DOMOBAAL, London: 25 November – 17 December 2016
Opening: Friday 25 November 6–8pm
The Rural College of Art: Found & Forged
“… there was something about their faces. It was nice or it was nasty. There was no telling.” (from ‘Why Don’t You Dance?’) Raymond Carver
David Gates (of The Rural College of Art) is obsessed with things. Not so much the things themselves, as their essential thingness. These are things frequently discarded in the first instance by others, sometimes by the artist, and then subject to being re-purposed.
‘Found & Forged’ is Gates’ second solo show in the gallery. In it he is seeking to elevate the act of repetition and appropriation, both through process and outcome, to a possible art. He begins with the set that remains of the previous exhibition: Lothar Götz’s ‘Pas de Trois’ – which was, in part, a staging. This is no collaboration, more an invitation under strict license.
Two distinct bodies of work will be exhibited, bearing no apparent connection with each other beyond dogged persistence; each displayed on a linear shelf that runs around the perimeter of the gallery. In ‘Found & Forged’ (2016) Gates takes an everyday tobacco pipe and a two-to-three million year-old left-handed seashell, and casts and re-casts them again. The focus here is repetition. The ‘re’ of repetition in which Gatesian practice is grounded, here refers to the improvised moment: again and again and again. The setting up of a system infers rules/parameters/limitations/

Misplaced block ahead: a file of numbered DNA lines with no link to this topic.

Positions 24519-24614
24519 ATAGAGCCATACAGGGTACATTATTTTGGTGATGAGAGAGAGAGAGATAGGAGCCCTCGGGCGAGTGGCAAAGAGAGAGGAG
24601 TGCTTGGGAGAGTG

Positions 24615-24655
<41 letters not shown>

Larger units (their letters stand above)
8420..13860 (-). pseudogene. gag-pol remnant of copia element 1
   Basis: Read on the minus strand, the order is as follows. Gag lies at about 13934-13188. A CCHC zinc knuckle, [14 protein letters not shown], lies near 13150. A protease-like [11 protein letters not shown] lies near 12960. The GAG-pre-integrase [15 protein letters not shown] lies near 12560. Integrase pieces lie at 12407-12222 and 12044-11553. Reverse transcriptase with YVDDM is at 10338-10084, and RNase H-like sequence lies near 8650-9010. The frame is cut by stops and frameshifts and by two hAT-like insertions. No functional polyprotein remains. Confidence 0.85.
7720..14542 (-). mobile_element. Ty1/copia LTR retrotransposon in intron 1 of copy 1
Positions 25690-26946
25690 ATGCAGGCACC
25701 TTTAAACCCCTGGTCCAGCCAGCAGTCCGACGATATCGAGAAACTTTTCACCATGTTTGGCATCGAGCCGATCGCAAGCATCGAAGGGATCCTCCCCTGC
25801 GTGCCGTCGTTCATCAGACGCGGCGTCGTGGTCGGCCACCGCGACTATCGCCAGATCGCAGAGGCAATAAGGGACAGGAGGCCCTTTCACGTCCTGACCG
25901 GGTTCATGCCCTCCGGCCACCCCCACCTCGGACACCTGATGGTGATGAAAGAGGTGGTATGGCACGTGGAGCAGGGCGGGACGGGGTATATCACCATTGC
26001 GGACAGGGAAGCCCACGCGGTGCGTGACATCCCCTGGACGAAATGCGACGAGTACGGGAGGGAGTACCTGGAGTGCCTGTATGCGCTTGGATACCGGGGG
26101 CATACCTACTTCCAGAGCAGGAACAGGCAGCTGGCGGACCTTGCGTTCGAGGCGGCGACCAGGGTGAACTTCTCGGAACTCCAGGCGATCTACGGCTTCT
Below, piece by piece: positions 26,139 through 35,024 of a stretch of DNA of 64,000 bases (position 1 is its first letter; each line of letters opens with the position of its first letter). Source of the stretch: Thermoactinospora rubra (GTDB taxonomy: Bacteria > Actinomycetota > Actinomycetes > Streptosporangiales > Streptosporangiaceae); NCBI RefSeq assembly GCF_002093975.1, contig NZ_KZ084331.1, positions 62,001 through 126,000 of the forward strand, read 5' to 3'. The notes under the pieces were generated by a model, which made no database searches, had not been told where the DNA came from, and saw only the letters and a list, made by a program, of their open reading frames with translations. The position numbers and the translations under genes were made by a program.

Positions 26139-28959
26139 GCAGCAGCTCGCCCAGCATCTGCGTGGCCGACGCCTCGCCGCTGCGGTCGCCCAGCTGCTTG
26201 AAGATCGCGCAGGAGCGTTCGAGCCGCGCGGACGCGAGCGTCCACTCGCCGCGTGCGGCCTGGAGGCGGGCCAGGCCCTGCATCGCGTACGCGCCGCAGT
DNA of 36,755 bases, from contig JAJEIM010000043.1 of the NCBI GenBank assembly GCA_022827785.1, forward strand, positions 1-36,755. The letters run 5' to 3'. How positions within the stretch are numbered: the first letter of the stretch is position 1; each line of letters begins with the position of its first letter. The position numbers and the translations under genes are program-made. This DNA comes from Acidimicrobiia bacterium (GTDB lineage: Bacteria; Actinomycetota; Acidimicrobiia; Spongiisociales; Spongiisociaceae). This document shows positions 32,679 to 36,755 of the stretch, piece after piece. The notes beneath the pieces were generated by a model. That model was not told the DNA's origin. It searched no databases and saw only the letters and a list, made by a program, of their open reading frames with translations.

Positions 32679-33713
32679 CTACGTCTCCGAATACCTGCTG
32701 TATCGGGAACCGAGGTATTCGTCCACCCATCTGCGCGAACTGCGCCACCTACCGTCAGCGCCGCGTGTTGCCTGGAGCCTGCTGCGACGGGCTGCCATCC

‘Carland’ (2006) is a series of one hundred and eighty (approx.) postcard-size pinhole plates on glass, taken in the seaside town of Jaywick, where all the roads are named after makes of car. It was shown initially as a video of 03:48 minutes. This exhibition marks the tenth anniversary of ‘Carland’.
The subject in both bodies of work is the object. The glass plates reflect an intermediary position – a pathway, mechanical and produced, a process where each plate was treated the same to varying results in terms of image and surface. The pipes are also an end to a means – a support for images, fused but not fixed.
“you say it best when you say nothing at all.”
Donald Schlitz and Paul Overstreet